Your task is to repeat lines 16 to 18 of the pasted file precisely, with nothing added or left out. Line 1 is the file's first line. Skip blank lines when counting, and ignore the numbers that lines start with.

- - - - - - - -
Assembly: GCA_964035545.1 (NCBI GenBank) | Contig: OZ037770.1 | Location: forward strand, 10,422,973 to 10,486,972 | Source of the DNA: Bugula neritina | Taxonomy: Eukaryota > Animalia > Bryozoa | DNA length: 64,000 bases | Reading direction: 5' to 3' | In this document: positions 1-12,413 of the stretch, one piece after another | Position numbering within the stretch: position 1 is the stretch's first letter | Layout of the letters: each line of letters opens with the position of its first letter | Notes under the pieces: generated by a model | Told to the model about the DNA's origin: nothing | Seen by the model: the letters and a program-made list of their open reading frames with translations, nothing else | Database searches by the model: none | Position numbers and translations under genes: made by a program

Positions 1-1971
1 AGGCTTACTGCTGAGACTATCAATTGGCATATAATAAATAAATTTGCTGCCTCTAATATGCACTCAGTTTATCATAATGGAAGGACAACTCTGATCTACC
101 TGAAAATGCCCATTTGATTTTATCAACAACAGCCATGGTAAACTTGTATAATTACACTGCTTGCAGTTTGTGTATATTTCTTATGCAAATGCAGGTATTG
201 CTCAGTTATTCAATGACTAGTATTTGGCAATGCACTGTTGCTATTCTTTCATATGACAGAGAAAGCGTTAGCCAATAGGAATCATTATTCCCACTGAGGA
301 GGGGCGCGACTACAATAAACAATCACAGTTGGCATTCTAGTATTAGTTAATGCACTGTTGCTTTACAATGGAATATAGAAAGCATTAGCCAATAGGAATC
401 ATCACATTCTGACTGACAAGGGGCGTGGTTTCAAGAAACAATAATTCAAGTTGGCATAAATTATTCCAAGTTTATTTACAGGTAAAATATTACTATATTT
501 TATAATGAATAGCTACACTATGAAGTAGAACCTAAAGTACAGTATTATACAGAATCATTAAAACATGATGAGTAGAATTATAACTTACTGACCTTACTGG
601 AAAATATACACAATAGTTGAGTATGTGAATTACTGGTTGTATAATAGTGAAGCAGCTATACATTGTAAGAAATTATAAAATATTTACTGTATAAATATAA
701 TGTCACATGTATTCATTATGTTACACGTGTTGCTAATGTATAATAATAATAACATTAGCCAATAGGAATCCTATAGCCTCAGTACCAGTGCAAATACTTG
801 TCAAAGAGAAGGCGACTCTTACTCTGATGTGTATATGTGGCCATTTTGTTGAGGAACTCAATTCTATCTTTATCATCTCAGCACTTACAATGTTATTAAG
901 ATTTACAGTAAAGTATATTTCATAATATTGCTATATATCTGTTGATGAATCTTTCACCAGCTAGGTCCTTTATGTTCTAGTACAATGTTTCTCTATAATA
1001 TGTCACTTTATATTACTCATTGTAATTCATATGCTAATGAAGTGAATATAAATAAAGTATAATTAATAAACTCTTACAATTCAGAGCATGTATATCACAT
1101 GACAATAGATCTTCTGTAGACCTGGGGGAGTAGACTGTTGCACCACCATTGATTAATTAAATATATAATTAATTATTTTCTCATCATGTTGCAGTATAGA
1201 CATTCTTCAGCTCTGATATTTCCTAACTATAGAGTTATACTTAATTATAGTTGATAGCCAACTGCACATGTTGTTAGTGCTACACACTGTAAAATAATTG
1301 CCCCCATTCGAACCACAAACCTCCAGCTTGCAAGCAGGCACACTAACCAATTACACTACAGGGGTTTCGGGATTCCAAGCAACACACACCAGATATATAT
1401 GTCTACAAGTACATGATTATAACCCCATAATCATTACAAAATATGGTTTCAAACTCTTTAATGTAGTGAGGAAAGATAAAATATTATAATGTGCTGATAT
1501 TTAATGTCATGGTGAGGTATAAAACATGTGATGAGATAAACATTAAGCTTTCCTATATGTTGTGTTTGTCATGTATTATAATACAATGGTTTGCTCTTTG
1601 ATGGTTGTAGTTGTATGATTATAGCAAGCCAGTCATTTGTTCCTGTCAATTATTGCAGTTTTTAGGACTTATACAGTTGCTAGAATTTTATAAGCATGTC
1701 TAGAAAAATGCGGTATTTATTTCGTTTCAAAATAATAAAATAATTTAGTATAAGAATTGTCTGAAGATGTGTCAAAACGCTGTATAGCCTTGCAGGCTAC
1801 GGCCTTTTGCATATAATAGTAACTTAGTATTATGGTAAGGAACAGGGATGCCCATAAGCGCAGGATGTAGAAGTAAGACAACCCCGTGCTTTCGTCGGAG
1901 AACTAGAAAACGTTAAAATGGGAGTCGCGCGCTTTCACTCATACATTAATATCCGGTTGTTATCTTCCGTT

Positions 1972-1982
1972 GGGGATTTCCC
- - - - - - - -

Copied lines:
1301 CCCCCATTCGAACCACAAACCTCCAGCTTGCAAGCAGGCACACTAACCAATTACACTACAGGGGTTTCGGGATTCCAAGCAACACACACCAGATATATAT
1401 GTCTACAAGTACATGATTATAACCCCATAATCATTACAAAATATGGTTTCAAACTCTTTAATGTAGTGAGGAAAGATAAAATATTATAATGTGCTGATAT
1501 TTAATGTCATGGTGAGGTATAAAACATGTGATGAGATAAACATTAAGCTTTCCTATATGTTGTGTTTGTCATGTATTATAATACAATGGTTTGCTCTTTG